Friday, July 16, 2010

Needles

After the third blood transfusion, your veins are so tired
it's no wonder they're hiding from the needles. Three tries to find
the fountain. Three more scars, three sorenesses. It's fear that
makes them hide, that shuts us down. Tired of needles everywhere.
No more. Arms and hands scarred with needle-marks, after three
months of pokes and prods, sometimes stealing vials of life-force
blood to be examined, to run through interminable tests, sometimes
filling you back up again after you've been leeched dry. If you can
bleed your life-force out of your ass for three quarters of a year
and still be cheerful about life, you're a better man than me.
More power to you. You win. Not that I've ever understood
why everything in life must be a contest, I'm more collaborative
by nature. I don't see the point. Maybe it's remnant fear, the fight
for survival that had a point once, back when we still hid in trees; but
even then we took reed torches deep into caves and drew with needle
rushes eternal paintings. Mammoth and hunter changing shape into
one another. Even then we knew there was more than fighting.
Outside the caves we left handprints on straight thing spires of rock
broken against the sky, knitting themselves to clouds near phallic pillars
and window arches, knowing somehow these were sacred magical places,
called hoodoos, called gorgons, called stone needles. It's not hard to
mythologize the phallic needle threading the fist's web between thumb
and forefinger, making a pleasure of the poke; not hard to point out
the silliness of sexual competition when procreation's not at stake.
But not now. I'm tired of needles, phallic or otherwise. I've got these
needle marks, these track marks, these scars along arms, elbows, hands.
All my tracks are medical, I don't even have the junkie's ecstasy to recall.
A similar collapse of veins, though, an exhausted cousin of overuse,
internal scarring, rolling away, all used up. They use the feet when there's
nothing left. Look at my arms. I don't want to see a single needle again
for a very long while; I'm tired of being tired of needles. At some point
you get tired of being stoic, of living up to people's expectations of strength.
Actually most folks expect you to be just that.
Your mortality scares them with their own.
Which is why some friends won't visit you in hospital, even when they offer.
It takes a needle of their own, a stiletto in the mind, before they'll face it.
Most run back towards their pet distractions, fighting all the more to
pretend it's all okay. Some rare few become quiet, and sit with you,
their presence enough. The eye of the needle takes you to the end
of your rope. Can't you see I'm dying here? Not all bruises show on
the skin. Although today yesterday's needle bite on the inside of the arm
shows the colors of a tornado-laden storm around the point of penetration,
where yesterday's pointed embrace put the blood back in.
Outside the robins and cardinals are dancing inside the shelter of
the pine needles. Carpets of resiny brown points litter the root mounds.
Sore arms, sore ass, sore head. Little bits of flooding that no one wants
to deal with. Why should they? Bleeding out slowly, from life-force to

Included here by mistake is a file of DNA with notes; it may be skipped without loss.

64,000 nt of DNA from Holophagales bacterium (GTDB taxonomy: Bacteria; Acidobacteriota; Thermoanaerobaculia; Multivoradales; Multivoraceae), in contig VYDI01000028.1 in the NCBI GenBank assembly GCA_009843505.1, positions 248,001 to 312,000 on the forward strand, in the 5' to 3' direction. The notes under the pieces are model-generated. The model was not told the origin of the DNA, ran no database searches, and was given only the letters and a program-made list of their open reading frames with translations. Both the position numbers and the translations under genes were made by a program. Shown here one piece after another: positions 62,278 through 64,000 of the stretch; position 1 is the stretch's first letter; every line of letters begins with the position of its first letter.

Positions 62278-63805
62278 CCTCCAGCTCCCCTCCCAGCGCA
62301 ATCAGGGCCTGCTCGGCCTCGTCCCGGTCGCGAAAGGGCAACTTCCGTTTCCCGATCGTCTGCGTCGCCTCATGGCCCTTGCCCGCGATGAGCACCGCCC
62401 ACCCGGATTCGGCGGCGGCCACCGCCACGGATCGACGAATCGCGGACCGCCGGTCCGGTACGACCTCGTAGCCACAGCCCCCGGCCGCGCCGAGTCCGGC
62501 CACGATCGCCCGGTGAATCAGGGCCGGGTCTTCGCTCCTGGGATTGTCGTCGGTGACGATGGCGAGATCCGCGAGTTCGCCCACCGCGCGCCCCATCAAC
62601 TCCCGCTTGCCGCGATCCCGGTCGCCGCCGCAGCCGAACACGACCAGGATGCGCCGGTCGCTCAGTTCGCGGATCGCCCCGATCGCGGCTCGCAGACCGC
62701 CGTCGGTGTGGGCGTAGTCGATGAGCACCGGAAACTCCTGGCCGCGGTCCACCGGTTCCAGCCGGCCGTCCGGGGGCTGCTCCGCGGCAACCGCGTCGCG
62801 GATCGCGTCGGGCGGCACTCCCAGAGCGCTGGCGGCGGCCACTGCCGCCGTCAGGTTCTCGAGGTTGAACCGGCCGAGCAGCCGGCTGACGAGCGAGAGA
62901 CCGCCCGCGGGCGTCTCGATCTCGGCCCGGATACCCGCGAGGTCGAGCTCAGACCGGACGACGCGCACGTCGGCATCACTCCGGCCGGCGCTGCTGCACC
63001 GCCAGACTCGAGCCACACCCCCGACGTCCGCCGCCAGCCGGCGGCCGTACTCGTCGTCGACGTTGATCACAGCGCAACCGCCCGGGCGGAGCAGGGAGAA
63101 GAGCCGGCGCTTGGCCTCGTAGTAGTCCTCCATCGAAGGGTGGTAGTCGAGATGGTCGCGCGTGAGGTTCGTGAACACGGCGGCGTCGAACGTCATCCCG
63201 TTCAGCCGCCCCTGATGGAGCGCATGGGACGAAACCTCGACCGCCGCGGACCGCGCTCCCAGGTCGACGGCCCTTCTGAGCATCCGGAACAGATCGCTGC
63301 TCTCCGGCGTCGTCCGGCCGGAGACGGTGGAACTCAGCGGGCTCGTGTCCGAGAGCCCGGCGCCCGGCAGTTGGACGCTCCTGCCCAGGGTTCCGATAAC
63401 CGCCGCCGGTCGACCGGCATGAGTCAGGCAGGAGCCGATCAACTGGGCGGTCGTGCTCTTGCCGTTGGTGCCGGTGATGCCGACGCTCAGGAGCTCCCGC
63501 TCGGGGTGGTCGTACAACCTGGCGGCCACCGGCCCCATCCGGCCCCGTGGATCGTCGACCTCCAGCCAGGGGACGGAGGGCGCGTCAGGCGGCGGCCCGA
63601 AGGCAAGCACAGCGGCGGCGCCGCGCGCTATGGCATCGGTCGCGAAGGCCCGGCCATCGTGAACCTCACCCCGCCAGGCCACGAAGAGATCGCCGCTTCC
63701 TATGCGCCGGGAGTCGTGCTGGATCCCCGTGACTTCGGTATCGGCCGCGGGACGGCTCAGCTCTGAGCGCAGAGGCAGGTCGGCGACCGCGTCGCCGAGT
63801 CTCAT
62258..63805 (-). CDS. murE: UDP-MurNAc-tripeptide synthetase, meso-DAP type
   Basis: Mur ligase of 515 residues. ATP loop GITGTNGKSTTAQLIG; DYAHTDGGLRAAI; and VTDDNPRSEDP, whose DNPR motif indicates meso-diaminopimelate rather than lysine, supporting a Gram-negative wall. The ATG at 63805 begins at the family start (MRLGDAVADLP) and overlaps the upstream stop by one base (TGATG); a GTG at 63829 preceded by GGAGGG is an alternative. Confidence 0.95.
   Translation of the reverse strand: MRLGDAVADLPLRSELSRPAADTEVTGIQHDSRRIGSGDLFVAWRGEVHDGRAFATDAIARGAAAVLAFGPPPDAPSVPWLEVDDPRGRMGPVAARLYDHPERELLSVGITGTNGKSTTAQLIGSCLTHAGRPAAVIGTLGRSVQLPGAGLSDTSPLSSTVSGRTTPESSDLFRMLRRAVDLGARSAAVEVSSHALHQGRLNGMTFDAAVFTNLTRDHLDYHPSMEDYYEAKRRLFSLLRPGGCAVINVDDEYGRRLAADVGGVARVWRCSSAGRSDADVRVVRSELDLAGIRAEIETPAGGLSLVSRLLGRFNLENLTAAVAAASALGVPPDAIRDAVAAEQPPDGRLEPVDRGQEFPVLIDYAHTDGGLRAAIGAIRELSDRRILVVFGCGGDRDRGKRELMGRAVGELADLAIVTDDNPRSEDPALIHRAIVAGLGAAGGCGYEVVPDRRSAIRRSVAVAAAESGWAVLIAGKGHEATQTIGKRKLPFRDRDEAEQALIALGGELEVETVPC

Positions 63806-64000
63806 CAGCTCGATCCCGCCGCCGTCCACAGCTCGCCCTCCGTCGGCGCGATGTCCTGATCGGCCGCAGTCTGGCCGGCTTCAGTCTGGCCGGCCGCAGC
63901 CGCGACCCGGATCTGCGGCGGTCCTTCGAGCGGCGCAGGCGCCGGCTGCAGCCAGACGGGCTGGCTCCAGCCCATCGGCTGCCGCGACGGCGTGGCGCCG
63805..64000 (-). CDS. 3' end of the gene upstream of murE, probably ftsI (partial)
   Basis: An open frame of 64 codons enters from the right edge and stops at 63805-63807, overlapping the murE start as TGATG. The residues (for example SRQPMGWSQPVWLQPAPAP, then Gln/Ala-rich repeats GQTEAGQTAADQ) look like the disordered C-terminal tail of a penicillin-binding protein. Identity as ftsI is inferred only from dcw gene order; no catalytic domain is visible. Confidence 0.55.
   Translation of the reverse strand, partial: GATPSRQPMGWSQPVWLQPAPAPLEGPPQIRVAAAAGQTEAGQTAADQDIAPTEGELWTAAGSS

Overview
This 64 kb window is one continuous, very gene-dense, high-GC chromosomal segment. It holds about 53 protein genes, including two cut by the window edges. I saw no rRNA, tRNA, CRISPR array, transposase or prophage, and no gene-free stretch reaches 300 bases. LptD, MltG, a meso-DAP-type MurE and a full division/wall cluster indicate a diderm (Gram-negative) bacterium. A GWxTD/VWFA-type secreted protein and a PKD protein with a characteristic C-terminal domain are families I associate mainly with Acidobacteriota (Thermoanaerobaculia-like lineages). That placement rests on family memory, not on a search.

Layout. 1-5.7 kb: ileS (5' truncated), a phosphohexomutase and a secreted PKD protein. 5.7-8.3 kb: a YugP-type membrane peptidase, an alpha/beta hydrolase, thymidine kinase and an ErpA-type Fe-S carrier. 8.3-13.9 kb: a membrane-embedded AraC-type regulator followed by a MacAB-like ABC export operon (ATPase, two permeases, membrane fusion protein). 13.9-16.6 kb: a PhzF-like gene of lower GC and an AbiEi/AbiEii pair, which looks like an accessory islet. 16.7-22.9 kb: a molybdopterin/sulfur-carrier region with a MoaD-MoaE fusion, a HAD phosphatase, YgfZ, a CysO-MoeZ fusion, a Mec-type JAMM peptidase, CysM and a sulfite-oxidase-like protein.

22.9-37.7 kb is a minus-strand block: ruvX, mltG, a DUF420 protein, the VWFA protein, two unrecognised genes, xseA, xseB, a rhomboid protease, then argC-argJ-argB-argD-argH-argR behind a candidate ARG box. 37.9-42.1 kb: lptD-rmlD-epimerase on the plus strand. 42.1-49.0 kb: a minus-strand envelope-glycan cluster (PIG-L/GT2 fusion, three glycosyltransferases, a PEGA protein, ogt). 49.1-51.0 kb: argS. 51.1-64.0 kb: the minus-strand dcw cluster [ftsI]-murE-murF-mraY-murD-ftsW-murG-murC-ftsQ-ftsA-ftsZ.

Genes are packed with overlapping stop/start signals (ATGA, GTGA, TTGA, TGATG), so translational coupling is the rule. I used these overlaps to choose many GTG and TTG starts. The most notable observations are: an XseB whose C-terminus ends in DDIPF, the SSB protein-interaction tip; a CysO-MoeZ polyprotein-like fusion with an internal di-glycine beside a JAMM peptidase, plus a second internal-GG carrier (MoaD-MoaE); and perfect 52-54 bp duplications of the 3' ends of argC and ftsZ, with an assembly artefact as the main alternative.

floodwater, through the point of the eye, a sometime broken skipping record.
Quit needling yourself. Make a fist, tie off the torniquet above the rattler's bite.
Sure the inside of your elbow hurts, only a point more than myth, and only
until the next extraction or transfusion, the next set of needles. The sun's dagger
makes a temporary needle along the labyrinth, a shard of light.
Let the new blood fizz in you, the soda of provisional survival.

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2 Comments:

Blogger Jim Murdoch said...

Excellent! I found the fact that you served this up as a single block of text difficult to read. Had it been most anyone else I would have given up on it. In your case I pasted the thing into Word and reformatted it into single sentences with a space in between. Try it. It makes the world of difference to the piece. But that aside this has some very good individual lines in it. You use ‘dagger’ twice which personally I would fix, the second use anyway since the first is a quote; I don’t like to use unusual words more than once in the same piece. I tried to pick out my favourite bits but there are too many. And since you’re using all things pointy, why not change ‘mammoth’ to ‘saber-tooth tiger’?

5:21 AM  
Blogger Art Durkee said...

Thanks for the sabertooth tiger. That's an interesting image. (I was watching the BBC series "Primeval" earlier this week on BBC America. That's probably why there was a mammoth in my brain.)

This is probably, admittedly, one of my own ideas that imprisons me, but breaking a poem like this into its sentences is the last thing I'd do. It's not that I've never done that; it just feels like this big block of text is supposed to be this way. Structured more like a long Rilke poem than a long Whitman poem, if that makes sense. I'll play with the idea, though. it's not a bad idea, I just find myself resisting it.

Honestly, ease of readability is not always something I think should be done. Sometimes you want the reader to work a little harder than they have to when reading the newspaper. Again, I readily admit this could be an idea that traps me, but I have sound reasons for it, and I'd need serious convincing to change my mind.

"The sun's dagger" is a direct reference to an archaeological site in Southwest USA. But maybe "stiletto" would work in the first instance. Actually, I think I'll change that right away, I like it.

Thanks for the suggestions, and I'm glad you liked the piece as a whole overall.

9:44 AM  

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